In this book, very simply designed by the artist, with no texts, the
reproduction of the art images is just as important as the works
themselves. The visibility of pixels, the blurred brushstrokes, the glare
of a flash reflecting on the surface of paint, or smudged xerox effects
are all part of the work. Rather than highligting the process of painting,
the artist is highlighting the process of art reproduction, in a reversal
not dissimilar to his approach of painting itself.
Josh Smith (*1978, lives and works in New York) has recently gained a wide acclaim
for paintings that seem to turn Abstract Expressionism into cartoon-like
forms of appropriation. He first became known for the works in which he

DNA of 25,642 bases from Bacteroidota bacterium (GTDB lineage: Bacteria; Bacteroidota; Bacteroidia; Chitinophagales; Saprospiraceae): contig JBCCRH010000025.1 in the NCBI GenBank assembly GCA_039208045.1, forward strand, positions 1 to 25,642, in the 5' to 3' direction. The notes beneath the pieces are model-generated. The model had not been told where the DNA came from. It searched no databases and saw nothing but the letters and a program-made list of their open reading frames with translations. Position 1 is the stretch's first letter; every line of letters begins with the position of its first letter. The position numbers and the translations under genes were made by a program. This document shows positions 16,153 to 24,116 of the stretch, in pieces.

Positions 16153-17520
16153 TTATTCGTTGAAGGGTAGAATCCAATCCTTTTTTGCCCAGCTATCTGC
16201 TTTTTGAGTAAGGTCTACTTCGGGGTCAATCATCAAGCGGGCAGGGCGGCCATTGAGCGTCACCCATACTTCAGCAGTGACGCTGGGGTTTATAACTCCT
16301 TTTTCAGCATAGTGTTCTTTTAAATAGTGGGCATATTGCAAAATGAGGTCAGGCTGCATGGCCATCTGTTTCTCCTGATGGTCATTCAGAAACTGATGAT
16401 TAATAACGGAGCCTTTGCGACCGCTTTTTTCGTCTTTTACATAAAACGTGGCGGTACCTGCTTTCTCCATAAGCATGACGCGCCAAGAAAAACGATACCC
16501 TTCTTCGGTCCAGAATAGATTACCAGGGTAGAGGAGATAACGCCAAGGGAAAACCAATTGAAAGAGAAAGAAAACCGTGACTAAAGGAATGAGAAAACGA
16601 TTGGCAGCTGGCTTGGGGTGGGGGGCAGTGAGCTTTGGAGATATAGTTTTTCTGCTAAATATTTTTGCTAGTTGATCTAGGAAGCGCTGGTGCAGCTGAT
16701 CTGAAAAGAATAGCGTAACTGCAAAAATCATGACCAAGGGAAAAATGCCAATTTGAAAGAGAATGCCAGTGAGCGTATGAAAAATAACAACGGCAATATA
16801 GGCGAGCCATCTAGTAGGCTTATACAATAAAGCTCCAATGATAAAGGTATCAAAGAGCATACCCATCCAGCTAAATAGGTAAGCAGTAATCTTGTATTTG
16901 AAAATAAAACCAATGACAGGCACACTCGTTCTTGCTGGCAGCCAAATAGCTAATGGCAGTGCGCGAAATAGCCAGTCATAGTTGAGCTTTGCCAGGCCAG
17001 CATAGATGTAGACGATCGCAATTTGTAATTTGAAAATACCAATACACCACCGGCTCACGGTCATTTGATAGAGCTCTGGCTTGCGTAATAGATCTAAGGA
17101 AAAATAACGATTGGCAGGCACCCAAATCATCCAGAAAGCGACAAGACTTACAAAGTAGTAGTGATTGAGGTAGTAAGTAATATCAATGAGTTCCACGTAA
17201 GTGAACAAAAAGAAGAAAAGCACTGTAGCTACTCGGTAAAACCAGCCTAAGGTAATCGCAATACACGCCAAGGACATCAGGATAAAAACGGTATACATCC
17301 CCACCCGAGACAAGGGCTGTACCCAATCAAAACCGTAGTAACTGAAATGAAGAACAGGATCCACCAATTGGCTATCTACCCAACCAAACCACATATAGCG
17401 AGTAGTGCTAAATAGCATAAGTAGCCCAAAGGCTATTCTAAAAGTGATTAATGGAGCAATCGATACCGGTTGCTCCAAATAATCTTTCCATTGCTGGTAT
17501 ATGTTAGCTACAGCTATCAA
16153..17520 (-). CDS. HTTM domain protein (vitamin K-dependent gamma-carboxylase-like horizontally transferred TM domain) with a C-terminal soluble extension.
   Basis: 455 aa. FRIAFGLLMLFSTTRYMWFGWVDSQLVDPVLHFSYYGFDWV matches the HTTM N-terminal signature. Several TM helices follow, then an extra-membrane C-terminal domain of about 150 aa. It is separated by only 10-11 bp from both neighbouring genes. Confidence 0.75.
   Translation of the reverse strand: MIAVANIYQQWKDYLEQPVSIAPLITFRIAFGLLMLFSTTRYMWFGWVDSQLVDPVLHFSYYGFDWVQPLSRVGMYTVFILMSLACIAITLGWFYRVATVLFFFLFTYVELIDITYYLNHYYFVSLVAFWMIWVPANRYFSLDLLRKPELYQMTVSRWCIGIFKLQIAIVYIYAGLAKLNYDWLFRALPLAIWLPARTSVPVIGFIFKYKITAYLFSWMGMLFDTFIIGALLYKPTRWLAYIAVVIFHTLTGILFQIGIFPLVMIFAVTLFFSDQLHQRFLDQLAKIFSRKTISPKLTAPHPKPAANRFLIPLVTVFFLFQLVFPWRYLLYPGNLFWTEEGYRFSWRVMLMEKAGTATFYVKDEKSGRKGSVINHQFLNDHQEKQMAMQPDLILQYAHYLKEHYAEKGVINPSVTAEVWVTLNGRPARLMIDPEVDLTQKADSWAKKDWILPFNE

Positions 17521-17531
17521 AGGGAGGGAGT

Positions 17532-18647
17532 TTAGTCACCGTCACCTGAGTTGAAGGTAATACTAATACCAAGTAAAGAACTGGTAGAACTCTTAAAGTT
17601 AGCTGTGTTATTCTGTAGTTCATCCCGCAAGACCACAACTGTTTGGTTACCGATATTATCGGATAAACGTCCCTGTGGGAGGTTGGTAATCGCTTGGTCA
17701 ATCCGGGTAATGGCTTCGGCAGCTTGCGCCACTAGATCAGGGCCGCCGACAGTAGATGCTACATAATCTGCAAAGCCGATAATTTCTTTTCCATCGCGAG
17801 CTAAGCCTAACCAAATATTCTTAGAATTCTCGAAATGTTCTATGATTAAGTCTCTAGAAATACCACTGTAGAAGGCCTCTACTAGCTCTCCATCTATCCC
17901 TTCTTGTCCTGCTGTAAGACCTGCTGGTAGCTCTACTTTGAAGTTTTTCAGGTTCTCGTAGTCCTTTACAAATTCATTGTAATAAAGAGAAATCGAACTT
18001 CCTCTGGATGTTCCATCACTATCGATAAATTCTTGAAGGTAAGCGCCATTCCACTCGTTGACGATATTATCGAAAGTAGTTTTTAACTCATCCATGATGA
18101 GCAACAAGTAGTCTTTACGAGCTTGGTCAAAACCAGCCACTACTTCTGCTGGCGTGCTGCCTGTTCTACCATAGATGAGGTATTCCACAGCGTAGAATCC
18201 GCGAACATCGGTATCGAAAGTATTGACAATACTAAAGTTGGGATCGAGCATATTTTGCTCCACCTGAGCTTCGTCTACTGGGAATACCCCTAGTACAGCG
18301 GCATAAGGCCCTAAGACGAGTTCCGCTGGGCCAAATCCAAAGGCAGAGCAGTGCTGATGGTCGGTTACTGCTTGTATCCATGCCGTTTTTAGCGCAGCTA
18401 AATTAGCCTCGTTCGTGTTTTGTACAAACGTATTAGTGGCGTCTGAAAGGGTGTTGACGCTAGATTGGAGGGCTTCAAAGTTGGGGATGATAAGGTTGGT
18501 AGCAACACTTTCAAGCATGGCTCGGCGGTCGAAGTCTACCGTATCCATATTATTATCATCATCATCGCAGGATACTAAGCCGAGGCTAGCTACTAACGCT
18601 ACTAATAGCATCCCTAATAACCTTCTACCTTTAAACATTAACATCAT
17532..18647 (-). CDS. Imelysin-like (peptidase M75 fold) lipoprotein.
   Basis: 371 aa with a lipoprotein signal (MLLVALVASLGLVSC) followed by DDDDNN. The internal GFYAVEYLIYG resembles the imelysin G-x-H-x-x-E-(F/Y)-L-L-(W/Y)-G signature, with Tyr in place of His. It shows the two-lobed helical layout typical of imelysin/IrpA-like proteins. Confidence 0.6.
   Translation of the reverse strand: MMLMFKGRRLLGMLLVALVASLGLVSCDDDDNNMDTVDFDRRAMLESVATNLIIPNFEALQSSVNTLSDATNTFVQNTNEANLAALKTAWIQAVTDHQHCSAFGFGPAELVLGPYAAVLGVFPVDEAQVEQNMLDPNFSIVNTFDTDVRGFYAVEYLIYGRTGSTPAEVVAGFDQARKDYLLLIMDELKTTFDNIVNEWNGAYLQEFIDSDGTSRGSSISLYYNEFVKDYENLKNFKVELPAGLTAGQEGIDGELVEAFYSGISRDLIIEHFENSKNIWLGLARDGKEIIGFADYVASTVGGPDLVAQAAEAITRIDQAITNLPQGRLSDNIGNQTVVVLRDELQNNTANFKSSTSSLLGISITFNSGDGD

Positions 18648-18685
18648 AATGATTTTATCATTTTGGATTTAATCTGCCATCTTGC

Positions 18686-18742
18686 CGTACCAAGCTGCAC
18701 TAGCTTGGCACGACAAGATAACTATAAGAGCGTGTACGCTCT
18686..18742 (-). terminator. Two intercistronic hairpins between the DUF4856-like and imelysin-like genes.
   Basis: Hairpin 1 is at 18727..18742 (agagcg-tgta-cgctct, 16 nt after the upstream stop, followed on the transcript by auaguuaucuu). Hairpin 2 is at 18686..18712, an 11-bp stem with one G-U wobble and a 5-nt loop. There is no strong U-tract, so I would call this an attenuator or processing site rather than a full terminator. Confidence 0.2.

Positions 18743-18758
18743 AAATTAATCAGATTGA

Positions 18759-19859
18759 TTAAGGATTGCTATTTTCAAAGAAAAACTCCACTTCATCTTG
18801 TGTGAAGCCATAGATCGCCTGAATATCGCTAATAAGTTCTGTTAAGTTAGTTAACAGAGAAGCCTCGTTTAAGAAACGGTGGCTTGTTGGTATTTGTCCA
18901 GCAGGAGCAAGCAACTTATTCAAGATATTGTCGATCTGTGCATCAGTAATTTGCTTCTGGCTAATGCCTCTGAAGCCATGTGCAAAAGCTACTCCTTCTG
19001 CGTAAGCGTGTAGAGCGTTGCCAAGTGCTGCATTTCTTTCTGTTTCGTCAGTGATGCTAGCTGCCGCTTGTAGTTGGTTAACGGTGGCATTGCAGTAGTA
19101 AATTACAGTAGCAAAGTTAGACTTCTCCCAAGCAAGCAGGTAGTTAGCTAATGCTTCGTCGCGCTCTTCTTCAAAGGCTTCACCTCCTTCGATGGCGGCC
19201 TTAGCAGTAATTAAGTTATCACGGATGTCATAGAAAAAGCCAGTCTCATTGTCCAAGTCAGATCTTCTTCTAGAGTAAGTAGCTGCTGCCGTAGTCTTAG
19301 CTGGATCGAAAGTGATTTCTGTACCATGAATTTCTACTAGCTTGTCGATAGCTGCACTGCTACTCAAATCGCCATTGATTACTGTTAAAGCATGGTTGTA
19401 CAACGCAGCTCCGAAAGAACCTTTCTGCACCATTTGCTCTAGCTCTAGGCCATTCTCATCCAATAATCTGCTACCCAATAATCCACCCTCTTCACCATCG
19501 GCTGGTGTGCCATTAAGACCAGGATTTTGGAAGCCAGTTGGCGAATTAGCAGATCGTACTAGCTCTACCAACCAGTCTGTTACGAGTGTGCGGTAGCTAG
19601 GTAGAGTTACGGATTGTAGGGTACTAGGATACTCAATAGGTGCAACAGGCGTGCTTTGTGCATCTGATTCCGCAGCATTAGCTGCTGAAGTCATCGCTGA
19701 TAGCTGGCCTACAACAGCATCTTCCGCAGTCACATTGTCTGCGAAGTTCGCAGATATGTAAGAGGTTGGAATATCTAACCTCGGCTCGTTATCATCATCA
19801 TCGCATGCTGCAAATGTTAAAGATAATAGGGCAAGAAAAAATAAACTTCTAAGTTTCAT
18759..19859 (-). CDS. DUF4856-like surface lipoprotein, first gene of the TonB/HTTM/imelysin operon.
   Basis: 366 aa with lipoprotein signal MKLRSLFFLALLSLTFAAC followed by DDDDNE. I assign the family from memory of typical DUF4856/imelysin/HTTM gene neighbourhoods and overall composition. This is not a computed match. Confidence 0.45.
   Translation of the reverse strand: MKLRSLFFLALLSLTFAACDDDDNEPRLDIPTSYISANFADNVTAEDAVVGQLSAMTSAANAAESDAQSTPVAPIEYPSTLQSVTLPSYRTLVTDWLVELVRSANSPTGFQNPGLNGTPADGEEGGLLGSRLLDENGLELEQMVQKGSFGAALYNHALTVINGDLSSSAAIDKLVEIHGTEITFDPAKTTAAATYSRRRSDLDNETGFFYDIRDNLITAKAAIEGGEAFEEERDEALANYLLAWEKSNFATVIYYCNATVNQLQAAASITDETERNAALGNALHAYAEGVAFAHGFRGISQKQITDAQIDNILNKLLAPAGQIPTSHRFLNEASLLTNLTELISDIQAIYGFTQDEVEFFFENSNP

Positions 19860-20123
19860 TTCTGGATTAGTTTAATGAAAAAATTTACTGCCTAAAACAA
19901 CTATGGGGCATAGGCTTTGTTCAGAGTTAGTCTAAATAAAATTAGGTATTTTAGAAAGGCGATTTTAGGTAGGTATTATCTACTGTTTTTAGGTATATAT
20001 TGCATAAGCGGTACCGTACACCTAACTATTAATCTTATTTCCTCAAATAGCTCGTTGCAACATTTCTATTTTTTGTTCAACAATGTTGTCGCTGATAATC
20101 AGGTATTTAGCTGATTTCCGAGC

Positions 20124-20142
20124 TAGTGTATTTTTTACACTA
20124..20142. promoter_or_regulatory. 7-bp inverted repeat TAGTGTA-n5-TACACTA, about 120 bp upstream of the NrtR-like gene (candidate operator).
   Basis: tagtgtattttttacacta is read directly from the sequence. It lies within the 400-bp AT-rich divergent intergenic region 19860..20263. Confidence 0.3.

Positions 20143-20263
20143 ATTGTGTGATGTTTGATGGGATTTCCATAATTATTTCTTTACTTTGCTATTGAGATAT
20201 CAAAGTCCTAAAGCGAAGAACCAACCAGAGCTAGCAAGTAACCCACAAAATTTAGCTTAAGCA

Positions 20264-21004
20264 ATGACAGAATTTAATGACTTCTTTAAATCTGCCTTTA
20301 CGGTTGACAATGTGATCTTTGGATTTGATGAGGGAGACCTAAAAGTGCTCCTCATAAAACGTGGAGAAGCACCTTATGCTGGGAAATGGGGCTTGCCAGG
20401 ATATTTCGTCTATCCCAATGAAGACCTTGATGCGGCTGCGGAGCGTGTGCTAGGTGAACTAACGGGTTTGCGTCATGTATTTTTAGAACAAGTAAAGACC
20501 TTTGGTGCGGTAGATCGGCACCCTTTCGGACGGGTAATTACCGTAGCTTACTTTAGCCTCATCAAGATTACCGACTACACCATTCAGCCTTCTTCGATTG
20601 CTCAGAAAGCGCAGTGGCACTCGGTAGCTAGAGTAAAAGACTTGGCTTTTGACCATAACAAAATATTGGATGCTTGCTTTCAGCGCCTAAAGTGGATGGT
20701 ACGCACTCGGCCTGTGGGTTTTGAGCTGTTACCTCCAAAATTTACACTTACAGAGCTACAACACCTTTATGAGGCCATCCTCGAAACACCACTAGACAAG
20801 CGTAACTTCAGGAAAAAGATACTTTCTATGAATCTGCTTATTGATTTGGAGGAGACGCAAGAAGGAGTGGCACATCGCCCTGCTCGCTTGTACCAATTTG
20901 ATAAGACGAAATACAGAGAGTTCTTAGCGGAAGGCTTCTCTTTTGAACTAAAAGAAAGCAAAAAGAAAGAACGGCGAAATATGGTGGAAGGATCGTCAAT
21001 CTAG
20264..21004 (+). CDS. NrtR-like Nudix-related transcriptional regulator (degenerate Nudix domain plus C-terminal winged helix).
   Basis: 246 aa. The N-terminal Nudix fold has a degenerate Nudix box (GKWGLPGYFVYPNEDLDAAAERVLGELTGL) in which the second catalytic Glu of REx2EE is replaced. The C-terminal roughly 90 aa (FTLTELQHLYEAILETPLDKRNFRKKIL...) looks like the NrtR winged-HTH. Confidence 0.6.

used his name as a motif on the canvas, an ironic act of self marketing.
His later "abstractions" and "palettes" further demonstrated his ability
to collage manual imput and mechanical reproduction, challenging the
notions of creation.
In a world of incessant
flows, products, and images, Smith succeeds in offering an alternative flow that serves to
break the repetition of the same. Authenticity is not to be sought in a triumphant
subjectivity whose return would be signaled through signature and expressiveness, but in
a frenzied search whereby subject and work are constantly co-produced and modified.